Posted in Personal life, Writing

Queen, Cousin, Bishop – My Topical Take on Rock, Paper, Scissors

October cover of Tetbury Advertiser
The esteemed editor draws attention to my column on this month’s cover with a patriotic shout-out for HRH

In my October column for the Tetbury Advertiser, I invented a topical equivalent to the traditional playground game of “Rock, Paper, Scissors”

Was I the only person holding their breath last month till the moment the Queen officially became our country’s longest serving monarch? Knowing my Scottish husband’s Republican tendencies, I kept to myself my anxiety that the Queen would fall at the last fence (a metaphor of which she would surely approve), until my daughter (12) piped up out of the blue “So exactly what time did the old King die? I don’t want to celebrate too soon.”

No matter what your political beliefs, you’d have to be hardhearted not to feel pleased on Her Majesty’s behalf. I always love feeling that I’m living through a historical landmark moment that will be chronicled by historians and taught in the classroom to future generations of schoolchildren. No monarch is an island, and her achievement surely touches us all, in the same way that we can’t help but feel a little fillip of excitement (no, not that sort of Philip) and ownership when our country wins a major sporting award, even if we take usually take no interest in the game.

Cousin Trumps Queen

Nina and Laura together
My grandma’s cousin Nina, now 99, with my daughter Laura, sharing the family smile and pose

But the Queen’s longevity was dwarfed a few days later by our visit to my late grandmother’s cousin Nina (99). On our journey to her elegant seaside apartment (I think HRH would feel right at home there), it occurred to me that at the time of the Queen’s coronation, Nina would already have considered herself middle-aged, having been born during the First World War. Greeting Nina feels like hugging history. (Thank goodness that modern standards have shunted our definition of midlife to a much older age. I’m in my prime, I’ll have you know!)

Bishop Takes Cousin

A few days later, a local historic landmark put even Nina’s longevity into perspective: the consecration of Rachel Treweek as the first female Bishop of Gloucester. I caught an interview on BBC Woman’s Hour with her ecclesiastical garment designer, Polly Meynell, who observed that at her enthronement Bishop Rachel will become the first woman to wear the bishop’s cope (cloak), which has been worn exclusively by men for the last 1,000 years. I just hope she gets to launder it first.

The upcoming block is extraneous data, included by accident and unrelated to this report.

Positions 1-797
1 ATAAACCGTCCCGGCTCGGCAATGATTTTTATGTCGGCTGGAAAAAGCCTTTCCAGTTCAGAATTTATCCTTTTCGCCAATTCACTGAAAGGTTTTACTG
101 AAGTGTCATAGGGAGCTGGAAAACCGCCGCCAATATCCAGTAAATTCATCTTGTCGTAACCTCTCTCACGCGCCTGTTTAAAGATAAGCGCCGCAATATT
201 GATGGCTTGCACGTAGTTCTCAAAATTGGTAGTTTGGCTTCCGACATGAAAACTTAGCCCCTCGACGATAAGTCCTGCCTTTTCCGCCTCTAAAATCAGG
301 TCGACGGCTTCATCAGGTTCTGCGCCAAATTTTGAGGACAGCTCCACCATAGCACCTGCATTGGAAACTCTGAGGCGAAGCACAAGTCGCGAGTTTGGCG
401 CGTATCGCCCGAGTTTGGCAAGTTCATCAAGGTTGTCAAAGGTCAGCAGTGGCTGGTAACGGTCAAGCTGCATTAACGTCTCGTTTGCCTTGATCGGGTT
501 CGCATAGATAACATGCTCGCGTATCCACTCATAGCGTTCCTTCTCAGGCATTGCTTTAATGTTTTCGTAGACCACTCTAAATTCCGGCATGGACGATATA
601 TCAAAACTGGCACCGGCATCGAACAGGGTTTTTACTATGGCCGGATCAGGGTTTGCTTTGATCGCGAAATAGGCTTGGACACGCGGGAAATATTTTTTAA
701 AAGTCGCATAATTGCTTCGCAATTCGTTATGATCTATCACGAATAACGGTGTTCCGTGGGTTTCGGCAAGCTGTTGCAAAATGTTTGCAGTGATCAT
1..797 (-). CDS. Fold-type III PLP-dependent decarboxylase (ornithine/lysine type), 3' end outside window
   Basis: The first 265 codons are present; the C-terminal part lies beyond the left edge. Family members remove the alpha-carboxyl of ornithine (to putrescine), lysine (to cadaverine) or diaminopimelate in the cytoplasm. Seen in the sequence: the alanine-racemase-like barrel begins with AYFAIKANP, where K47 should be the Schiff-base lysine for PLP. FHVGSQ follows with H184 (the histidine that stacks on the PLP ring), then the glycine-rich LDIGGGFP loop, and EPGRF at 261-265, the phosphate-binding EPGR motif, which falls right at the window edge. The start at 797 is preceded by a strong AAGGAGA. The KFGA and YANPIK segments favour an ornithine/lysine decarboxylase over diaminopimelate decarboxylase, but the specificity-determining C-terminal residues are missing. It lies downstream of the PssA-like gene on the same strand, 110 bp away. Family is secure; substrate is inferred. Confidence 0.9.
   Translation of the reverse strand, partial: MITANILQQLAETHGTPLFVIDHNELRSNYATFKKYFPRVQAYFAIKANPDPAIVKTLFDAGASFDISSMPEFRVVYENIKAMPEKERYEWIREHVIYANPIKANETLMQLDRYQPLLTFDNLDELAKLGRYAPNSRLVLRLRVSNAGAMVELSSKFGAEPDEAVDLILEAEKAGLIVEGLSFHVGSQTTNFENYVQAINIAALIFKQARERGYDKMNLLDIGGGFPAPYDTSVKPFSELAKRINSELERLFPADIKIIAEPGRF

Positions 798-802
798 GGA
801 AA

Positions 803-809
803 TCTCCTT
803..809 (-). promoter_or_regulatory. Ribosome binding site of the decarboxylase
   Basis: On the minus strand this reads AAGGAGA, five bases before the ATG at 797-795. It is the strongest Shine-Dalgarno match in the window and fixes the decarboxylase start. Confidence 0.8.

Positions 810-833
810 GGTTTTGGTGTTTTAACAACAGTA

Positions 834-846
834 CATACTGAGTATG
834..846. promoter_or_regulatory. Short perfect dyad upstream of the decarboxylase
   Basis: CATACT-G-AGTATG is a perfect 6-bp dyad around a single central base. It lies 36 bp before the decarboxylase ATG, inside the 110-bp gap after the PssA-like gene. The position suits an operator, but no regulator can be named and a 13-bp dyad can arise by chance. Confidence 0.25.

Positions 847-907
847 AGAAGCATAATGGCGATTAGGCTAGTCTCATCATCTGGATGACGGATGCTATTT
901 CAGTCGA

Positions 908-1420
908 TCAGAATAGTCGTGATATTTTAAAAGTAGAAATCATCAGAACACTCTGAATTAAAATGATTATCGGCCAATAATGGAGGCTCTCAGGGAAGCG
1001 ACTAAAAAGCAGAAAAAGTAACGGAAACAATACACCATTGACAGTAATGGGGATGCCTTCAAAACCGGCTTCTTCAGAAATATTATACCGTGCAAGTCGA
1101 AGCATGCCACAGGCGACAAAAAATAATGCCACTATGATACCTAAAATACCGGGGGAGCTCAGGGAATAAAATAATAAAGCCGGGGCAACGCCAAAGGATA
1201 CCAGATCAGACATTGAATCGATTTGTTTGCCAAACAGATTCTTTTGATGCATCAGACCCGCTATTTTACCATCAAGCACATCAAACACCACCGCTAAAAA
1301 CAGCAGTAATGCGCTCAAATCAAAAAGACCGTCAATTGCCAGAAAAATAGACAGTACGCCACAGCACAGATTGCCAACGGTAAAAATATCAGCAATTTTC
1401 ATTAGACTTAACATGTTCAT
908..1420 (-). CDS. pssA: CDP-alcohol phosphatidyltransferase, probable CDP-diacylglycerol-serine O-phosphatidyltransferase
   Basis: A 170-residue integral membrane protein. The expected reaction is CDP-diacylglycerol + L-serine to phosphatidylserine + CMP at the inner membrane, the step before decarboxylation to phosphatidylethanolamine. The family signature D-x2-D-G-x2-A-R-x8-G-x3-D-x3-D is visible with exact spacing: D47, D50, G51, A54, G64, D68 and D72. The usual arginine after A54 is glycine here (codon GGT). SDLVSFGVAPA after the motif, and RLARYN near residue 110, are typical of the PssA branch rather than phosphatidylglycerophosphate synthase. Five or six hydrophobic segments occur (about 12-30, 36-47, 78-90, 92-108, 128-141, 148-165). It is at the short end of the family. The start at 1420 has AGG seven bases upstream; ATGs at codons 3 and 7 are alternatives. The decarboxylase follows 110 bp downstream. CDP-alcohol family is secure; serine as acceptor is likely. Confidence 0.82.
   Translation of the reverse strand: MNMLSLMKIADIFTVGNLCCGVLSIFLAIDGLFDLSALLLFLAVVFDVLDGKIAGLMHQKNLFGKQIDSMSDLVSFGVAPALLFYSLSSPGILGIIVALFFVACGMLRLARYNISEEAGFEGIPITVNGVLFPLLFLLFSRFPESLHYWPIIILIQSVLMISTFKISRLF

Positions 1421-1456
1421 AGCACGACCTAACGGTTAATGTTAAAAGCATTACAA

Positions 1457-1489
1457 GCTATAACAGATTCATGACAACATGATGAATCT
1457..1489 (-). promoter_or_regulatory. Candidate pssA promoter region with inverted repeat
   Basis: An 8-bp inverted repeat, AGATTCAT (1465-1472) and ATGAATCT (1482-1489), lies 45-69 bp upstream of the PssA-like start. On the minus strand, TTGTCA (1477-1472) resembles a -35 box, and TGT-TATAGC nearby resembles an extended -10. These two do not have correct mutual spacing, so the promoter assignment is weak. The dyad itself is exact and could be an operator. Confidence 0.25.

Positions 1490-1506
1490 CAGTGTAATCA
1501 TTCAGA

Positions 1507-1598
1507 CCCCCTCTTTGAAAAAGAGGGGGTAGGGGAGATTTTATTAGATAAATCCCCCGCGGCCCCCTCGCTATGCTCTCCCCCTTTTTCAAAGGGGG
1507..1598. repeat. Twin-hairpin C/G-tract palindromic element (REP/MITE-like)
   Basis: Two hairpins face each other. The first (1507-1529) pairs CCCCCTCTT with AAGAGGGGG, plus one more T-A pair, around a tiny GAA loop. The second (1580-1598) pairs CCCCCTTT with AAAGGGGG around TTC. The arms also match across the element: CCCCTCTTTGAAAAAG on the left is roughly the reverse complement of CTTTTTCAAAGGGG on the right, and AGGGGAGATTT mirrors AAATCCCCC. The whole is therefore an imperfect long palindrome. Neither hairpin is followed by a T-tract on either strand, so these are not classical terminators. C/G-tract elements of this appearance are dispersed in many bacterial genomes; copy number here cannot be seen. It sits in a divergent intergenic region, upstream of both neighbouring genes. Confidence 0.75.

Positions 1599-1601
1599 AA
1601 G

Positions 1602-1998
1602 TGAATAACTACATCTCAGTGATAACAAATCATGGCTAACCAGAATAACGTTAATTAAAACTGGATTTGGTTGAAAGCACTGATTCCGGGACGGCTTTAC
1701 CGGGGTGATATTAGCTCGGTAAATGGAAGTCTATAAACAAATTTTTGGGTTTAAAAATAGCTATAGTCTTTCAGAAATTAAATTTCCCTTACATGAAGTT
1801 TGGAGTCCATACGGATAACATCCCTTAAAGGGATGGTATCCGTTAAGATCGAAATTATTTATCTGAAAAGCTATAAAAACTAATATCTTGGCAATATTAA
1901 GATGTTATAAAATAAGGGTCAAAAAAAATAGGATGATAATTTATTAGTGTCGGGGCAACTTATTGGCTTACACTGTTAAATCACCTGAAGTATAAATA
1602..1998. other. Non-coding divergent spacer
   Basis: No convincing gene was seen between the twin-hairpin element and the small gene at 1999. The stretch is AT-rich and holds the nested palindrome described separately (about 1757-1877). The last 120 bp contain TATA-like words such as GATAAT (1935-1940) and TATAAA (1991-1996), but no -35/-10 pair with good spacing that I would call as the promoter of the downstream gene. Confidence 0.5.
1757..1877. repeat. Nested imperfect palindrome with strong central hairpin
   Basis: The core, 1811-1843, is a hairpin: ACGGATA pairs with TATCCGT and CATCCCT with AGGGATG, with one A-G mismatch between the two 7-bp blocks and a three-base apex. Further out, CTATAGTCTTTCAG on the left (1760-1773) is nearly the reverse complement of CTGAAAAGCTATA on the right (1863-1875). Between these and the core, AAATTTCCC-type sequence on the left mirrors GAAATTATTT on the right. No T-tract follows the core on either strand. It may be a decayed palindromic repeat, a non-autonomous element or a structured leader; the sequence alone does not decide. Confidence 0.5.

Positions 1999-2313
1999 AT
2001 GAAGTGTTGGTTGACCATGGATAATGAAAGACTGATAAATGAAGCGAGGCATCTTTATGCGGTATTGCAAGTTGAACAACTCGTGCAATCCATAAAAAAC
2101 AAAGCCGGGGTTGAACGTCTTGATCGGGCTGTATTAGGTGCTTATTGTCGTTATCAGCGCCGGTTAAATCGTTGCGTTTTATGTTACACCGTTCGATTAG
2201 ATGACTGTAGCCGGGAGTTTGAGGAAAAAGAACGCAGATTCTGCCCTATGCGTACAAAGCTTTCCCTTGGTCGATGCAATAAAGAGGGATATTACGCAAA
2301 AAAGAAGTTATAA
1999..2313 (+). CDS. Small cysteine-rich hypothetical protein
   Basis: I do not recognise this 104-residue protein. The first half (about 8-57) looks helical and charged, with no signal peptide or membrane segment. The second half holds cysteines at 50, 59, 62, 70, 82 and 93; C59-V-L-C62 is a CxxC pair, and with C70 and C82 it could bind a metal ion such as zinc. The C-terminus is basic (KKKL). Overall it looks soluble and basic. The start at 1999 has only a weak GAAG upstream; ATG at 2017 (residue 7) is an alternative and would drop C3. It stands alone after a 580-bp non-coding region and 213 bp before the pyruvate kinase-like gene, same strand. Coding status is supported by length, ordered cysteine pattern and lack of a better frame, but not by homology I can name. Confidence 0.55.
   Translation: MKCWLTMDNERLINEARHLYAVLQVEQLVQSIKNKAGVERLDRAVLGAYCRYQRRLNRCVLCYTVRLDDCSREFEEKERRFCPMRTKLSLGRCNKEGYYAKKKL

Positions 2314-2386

Queen, Cousin, Bishop – there you have it. 

Cover of issue celebrating Queen's AwardIf you enjoyed this post, you might like to read my tribute to the Queens-Award-winning journal in which it appeared:

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Posted in Family, Personal life

2012 – That’s SO Last Year!

Mo Farah, Olympic gold medallist at London 2012
Mo Farah, 2012 icon (Photo: Wikipedia)

When I first started thinking about the imminent arrival of 2013, I didn’t want 2012 to end. For so long, 2012 had been a year to look forward to, full of promise, from that day back in 2007 when London, my home city, was awarded the 2012 Olympics. 

Then a couple of years later the build-up to the Royal Diamond Jubilee began.  Although I wouldn’t describe myself as a royalist, I was excited at the prospect of living through historic events that people would talk about for generations to come, like VE Day or Queen Victoria’s Diamond Jubilee.  (I’m now rooting for the Queen to outlive her famous ancestor and set a new record that will be, by association, ours.)

2012 did not disappoint

These events created some very special memories for me. As the commentators said of the now legendary “Super Saturday” for British athletes, I will be proud to look back and say “I was there”.

Grandpa on his 80th birthday with a "Keep Calm You're Only 80" balloonNot all my favourite memories of 2012  relate to national events, but my other personally and locally momentous occasions, like the national ones, were planned and expected well in advance:

  • meeting my Canadian cousin’s daughter for the first time (I hadn’t seen her father since he was a child, in the 1970s)
  • a visit from my American schoolfriend’s daughter in July (I’d last seen her mother in the 1980s)
  • my father’s 80th birthday in September
  • the publication of my first book in October

As yet, 2013 will be more of a mystery tour. It feels odd to be on the threshold of a year of uncertainty, after a year of such precise planning and predictability.

It doesn’t help that I always find odd years disconcerting. 2012 always sounded like it was going to be neat and pleasing; 2013 just sounded messy and vaguely threatening.

But as it turned out, on New Year’s Day 2013 we awoke to blue skies and sunshine for the first time in weeks. This promising omen was echoed by a surge of optimism from my friends and family, cascading down my Facebook timeline and Twitter feed. Everyone seemed on great form and ready for another year of triumph

And all of a sudden, instead of being filled with foreboding as I take down the 2012  wall calendar and flip open the 2013 one in its place, I’m feeling excited and optimistic. It doesn’t matter any more that our national annus mirabilis has drifted quietly downstream into the history books. Starting to fill in my 2013 diary, I’m already at ease with writing the new year’s date – something that usually takes me months to get used to.

I’m sure I’m not the only one to be thinking to myself: “2012? That’s SO last year!”

Happy New Year and may 2013 bring you your heart’s desire.

Photograph of blue sky
(Photo credit: Wikipedia)